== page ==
Saved by the coffee shop

What would you do if you got “downsized” (or “right-sized” as the new company lingo would have it)?

Losing a job, for men in particular, is losing an identity. It was for Michael Gates Gill, an Ivy League grad with a mansion in Westchester County, New York, a great job in the ad business and a wife and family.

Then he lost his job and according to a story that aired this morning on CBS’ Sunday morning, it was the best thing that ever happened to him. His riches-to-rags story ends with him working at a Starbucks.

And now, Tom Hanks is going to play his part in a movie.

It’s a splendid little story that can’t help but make one wonder how one would approach a similar situation.

How about you?

  • Cee

    I work with a number of people who are beginning the transition of riding high to not being able to even find a job. I truly believe we are all a day or a week away from facing such a challenge, and we are not living in a society that embraces that possibility. Most people I meet feel they have earned what they have simply because they made all the right choices. Few of them were born into poverty. Few of them even want to understand the culture of poverty. Yet they go to church every Sunday and only when they get zinged do they wake up.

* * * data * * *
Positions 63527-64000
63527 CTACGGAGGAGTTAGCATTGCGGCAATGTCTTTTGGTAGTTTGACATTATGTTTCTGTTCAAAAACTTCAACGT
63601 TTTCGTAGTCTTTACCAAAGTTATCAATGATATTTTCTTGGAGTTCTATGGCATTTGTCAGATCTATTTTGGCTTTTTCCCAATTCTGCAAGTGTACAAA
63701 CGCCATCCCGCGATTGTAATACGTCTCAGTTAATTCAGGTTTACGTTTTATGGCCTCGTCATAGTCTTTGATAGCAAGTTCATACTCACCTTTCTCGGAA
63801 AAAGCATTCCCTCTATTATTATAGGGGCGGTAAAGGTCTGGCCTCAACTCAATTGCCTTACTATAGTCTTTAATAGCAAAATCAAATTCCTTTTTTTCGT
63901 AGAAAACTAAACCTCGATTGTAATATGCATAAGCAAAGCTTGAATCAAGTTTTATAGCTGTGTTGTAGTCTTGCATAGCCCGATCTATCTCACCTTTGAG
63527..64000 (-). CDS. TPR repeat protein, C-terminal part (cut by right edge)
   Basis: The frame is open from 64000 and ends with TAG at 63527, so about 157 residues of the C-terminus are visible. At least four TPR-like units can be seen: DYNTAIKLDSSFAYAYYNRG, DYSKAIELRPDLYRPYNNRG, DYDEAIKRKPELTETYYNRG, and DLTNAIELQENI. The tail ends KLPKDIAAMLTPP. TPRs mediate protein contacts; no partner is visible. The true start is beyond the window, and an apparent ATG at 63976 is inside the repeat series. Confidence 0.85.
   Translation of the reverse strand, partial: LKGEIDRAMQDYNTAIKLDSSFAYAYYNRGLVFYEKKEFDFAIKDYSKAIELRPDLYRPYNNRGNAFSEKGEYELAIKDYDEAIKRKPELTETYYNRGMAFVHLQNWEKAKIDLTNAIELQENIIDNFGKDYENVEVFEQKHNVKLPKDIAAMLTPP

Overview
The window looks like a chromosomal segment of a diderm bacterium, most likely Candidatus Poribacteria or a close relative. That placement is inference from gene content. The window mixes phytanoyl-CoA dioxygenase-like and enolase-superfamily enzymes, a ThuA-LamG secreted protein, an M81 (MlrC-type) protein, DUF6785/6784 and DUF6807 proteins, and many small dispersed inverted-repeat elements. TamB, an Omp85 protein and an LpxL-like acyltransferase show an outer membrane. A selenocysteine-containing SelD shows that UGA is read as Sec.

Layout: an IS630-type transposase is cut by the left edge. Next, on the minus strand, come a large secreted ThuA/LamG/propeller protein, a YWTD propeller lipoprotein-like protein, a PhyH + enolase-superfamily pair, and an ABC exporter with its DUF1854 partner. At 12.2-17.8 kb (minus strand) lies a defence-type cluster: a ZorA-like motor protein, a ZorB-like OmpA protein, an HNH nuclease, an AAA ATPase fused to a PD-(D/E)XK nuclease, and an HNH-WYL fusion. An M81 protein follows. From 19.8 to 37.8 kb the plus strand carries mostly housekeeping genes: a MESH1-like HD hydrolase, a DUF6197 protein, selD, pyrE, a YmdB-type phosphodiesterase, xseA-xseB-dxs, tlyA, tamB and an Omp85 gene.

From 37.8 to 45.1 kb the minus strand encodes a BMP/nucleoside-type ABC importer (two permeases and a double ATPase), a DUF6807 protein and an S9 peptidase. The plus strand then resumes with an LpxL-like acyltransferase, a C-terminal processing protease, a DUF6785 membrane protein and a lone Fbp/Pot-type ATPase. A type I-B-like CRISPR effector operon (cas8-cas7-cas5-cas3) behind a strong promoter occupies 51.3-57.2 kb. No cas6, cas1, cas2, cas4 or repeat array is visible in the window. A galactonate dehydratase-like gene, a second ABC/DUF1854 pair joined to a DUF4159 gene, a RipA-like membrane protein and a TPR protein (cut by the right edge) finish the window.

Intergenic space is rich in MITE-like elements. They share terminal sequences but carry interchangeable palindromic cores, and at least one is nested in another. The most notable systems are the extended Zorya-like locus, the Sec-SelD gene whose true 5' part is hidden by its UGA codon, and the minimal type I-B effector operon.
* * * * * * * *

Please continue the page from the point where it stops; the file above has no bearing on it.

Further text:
Quote from a client with over $250,000 in assets:

    “Do you mean I have to be destitute to get help?” and he wasn’t kidding. I truly believe we need to realize that the human race was not evolved/created to live completely independent of one another, but to be there to catch each other’s backs. Yet until something tragic/drastic happens to us we comfort ourselves with… I have what I have because I made good choices.. and “they” didn’t. It gets much tougher when I becomes they.

  • Larry Reed

    My father told me that I would learn far more from my mistakes than my successes, and this seems to be in the same vein. Fact is, it’s true. 6 years ago I was forced from a job I loved into staying home with an ill family member. That experience changed me forever. And–even though I returned to a similar line of work–that changed the way I look at it. I must say that I think attitude has a lot to do with how we cope with any hardship encountered in this life.

    Merry Christmas!